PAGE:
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The race for Pennsylvania's sixth Congressional district was turned on its head with Rep. Jim Gerlach's decision to seek reelection. Thanks to the turmoil, a candidate once backed by the Republican establishment is reaching out to the tea party movement.

PA-06 sparked our interest last week as several GOP contenders sought to identify with tea partiers and portrayed businessman Steve Welch as the National Republican Congressional Committee favorite.

But when Gerlach ended his gubernatorial bid and said he wants to keep his seat, the NRCC decided it had to support one of the Republican party's leaders, leaving Welch in the cold.

State Rep. Curt Schroeder, the candidate who seemed to reach out most to the tea partiers ended his bid last night and Welch is charging ahead, with a top aide wanting us to know Welch likes the tea party, too.

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It's become conventional wisdom at this point that Senate Majority Leader Harry Reid can't accept any major changes the House might make to his health care bill, because he needs to retain the support of all 60 of his members. But what happens if Martha Coakley loses her Senate race, and that number drops to 59--one shy of the threshold needed to stop a filibuster? There may be an out. Technically.

For a bill to become law, the House and Senate have to pass identical versions of the same legislation. Because the Senate already passed a health care bill, if the House just adopted it word for word, the President could sign it, and health care reform would be done.

Senate aides are aware of this backdoor, though they caution that it would create major political problems. House Democrats aren't exactly big fans of the Senate language, and wouldn't take too kindly to the notion that they should scrap all the hard work they put into their own reform bill.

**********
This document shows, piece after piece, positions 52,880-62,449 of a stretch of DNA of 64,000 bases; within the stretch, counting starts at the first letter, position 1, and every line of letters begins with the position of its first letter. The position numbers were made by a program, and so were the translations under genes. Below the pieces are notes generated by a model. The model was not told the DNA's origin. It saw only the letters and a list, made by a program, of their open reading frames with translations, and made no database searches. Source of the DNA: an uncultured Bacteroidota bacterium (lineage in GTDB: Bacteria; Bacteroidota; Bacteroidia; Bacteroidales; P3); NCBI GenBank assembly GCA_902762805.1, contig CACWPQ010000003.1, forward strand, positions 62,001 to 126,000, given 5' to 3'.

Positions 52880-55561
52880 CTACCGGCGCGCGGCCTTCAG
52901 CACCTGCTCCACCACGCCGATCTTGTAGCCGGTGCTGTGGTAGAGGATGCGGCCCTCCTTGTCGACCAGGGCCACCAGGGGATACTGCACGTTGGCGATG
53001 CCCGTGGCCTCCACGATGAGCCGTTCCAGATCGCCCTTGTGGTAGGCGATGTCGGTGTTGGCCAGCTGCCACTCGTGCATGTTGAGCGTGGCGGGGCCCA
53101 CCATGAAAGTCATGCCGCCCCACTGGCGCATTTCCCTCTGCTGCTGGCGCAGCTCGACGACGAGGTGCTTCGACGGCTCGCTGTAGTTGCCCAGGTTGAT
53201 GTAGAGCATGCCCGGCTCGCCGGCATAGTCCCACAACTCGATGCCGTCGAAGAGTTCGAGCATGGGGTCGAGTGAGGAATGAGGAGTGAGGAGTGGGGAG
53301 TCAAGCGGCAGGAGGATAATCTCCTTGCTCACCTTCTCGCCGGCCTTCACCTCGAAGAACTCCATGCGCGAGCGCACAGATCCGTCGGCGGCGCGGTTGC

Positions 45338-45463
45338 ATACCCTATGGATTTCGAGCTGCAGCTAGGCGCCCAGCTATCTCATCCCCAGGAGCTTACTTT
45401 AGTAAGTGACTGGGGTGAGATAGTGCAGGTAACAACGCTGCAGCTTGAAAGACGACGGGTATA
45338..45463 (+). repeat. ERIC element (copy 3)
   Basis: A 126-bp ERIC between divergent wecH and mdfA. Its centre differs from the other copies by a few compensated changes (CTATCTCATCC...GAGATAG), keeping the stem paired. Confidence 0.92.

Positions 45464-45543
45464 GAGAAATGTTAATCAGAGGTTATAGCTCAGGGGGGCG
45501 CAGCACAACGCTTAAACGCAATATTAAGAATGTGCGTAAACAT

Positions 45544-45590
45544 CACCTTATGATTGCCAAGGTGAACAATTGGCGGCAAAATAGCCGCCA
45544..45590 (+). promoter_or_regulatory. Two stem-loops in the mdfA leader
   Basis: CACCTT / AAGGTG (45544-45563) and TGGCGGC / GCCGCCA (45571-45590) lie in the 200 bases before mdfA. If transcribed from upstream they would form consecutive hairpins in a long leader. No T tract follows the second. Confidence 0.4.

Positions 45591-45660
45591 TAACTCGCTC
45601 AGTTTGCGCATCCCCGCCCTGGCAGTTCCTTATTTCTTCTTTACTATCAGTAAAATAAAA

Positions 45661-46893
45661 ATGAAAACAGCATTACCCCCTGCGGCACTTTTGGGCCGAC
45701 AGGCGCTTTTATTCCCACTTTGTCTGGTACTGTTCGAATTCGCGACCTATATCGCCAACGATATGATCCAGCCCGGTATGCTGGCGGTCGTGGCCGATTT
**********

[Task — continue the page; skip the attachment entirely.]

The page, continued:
"There is not a snow balls chance in hell that the House will pass the Senate bill," one top Senate aide noted.

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We told you yesterday about the fears among Tea Party activists that a planned national convention, at which Sarah Palin will speak, is too expensive for regular folks to attend -- and may be a bid by corporate or political interests to co-opt the movement. (TPMmuckraker -- or half of it -- talked about the issue with Rachel Maddow last night.)

And it sounds like at least one influential conservative voice agrees.

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Obama Considers Levy For Rescued Firms President Obama is reportedly considering a new fee for bailed-out financial firms, to recover tax dollars in the midst of controversies over large bonuses at companies. The TARP law does not trigger efforts to recover money for another four years, so pursuing the levy would require changing the law.

Obama's Day Ahead President Obama and First Lady Michelle Obama will depart the White House at 9:20 a.m. ET, arriving at 10:15 a.m. ET in New Castle, Delaware. At 11 a.m. ET, they will attend funeral services for Mrs. Jean Biden, the late mother of Vice President Joe Biden. They will depart from New Castle at 1 p.m. ET, and arrive back at the White House at 1:50 p.m. ET. Obama will greet the U.S. Ladies Professional Golf Association team at 4:05 p.m. ET. Obama will meet at 4:30 p.m. ET with Secretary of Defense Robert Gates.

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January 5, 2010: On the first Tuesday of the New Year a series of surprising resignations shocked the political world. The announcements capped off a year full of retirements from Capitol Hill. Lawmakers from both parties have declared their plans to leave Congress for a host of reasons. Some left to seek another office, others resigned from public life altogether. And a few legislators decided to walk away rather than face a difficult election. The retirements have reshuffled the Congressional deck and created hurdles for both Democrats and Republicans.